Winner of the 1994 Pulitzer Prize
In Act One, a young lawyer, "C," has been sent to the home of a client, a ninety-two-year-old woman, "A," to sort out her finances. "A," frail, perhaps a bit senile, resists and is of no help to "C." Along with "B," the old woman's matronly paid companion/caretaker, "C" tries to convince "A" that she must concentrate on the matters at hand. In "A's" beautifully appointed bedroom, she prods, discusses and bickers with "B" and "C," her captives. "A's" long life is laid out for display, no holds barred. She cascades from regal and charming to vicious and wretched as she wonders about and remembers her life: her husband and their cold, passionless marriage; her son and their estrangement. How did she become this? Who is she? Finally, when recounting her most painful memory, she suffers a stroke. In Act Two, "A's" comatose body lies in bed as "B" and "C" observe no changes in her condition. In a startling coup-de-theatre, "A" enters, very much alive and quite lucid. The three women are now the stages of "A's" life: the imperious old woman, the regal matron and the young woman of twenty-six. Her life, memories and reminiscences—pondered in the first act—are now unceremoniously examined, questioned, accepted or not, but, at last, understood. In the end, her son arrives and kneels at her bedside, but it is too late.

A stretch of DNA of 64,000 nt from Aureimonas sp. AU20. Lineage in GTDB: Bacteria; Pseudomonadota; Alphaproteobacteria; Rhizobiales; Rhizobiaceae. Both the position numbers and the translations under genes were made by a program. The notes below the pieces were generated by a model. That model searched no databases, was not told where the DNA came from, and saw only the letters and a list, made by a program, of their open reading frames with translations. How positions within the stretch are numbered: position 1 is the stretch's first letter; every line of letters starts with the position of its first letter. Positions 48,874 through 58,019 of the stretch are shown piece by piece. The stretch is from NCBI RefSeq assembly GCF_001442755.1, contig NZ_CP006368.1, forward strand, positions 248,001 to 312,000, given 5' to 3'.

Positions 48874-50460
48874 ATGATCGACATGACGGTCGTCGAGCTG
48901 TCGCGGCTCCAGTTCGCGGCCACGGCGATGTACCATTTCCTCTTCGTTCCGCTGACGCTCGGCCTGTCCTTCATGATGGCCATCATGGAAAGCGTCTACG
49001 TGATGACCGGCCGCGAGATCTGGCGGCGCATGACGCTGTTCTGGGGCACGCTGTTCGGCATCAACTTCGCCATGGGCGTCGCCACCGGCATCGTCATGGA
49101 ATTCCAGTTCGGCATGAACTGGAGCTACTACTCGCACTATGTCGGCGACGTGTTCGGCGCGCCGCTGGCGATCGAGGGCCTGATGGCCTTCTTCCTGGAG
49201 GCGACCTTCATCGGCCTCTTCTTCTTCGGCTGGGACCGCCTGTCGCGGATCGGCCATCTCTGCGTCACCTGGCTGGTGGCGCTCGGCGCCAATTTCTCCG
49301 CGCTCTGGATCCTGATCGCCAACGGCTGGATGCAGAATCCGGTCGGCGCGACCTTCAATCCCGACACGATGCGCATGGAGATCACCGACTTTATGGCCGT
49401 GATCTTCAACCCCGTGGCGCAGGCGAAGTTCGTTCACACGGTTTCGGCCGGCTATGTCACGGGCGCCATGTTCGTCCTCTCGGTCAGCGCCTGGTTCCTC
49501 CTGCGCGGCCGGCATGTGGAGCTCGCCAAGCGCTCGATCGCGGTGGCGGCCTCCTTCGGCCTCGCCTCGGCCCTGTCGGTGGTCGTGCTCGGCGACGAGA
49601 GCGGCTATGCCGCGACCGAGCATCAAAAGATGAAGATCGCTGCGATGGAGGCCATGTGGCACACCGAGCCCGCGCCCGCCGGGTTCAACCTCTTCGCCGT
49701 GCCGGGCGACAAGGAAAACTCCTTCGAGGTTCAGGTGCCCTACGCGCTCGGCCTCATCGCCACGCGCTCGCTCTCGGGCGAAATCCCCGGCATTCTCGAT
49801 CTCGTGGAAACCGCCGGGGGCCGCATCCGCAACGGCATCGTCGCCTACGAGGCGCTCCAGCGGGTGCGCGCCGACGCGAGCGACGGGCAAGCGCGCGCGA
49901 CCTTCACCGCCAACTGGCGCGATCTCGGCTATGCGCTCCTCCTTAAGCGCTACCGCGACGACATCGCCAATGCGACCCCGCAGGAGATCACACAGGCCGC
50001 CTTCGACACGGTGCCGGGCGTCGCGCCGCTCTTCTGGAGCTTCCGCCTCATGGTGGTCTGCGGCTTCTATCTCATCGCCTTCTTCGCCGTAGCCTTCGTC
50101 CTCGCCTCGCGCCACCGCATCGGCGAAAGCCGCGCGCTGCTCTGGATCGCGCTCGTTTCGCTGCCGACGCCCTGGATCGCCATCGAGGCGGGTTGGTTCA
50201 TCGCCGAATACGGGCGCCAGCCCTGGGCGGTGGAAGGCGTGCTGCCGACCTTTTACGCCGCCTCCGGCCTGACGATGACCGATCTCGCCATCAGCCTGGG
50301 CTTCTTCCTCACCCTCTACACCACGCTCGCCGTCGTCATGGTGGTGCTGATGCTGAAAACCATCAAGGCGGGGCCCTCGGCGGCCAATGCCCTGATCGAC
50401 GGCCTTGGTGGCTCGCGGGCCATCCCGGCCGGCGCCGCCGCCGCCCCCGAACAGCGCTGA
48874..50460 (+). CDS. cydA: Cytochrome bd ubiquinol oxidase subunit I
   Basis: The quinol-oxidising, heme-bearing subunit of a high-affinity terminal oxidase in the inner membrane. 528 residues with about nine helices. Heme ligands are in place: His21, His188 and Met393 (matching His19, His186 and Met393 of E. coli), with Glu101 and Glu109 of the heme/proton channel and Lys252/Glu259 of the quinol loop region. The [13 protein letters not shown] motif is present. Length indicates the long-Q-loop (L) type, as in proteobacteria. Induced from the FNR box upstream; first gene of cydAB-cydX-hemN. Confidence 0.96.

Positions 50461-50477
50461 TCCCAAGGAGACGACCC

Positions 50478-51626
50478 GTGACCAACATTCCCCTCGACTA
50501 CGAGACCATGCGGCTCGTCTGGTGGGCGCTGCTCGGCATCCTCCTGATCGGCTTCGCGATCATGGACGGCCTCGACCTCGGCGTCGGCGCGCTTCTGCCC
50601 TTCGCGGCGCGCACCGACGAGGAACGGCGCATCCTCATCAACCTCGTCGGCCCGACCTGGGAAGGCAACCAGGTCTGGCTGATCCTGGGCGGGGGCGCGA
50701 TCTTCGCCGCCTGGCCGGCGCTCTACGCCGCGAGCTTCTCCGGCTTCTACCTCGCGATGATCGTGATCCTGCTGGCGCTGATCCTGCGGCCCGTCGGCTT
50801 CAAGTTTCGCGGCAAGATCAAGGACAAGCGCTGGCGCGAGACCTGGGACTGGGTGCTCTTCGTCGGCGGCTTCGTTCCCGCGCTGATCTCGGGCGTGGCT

Winner of the 1994 Pulitzer Prize. This engaging examination of the life of one woman is one of the biggest hits of the season. "One of America's finest playwrights. Edward Albee offers a new play so good it can only exist on the stage. A perfect illustration of why theater is an indispensable art." —NY Times. "An extraordinarily brilliant new play. THREE TALL WOMEN is the best, most forceful play [Albee] has given us…To be truthful about death is admirable, but to be elegant at the same time is almost Mozartian." —NY Post. "Beautiful and enduring. THREE TALL WOMEN has earned Albee his third, and most deserved, Pulitzer Prize." —The New Yorker. "A dazzler…Worthy of mention in the same breath as Who's Afraid of Virginia Woolf? and A Delicate Balance. THREE TALL WOMEN blazes as bright as a midsummer day. Electrifying and heartrending, each of Albee's women is memorable…" —Wall Street Journal.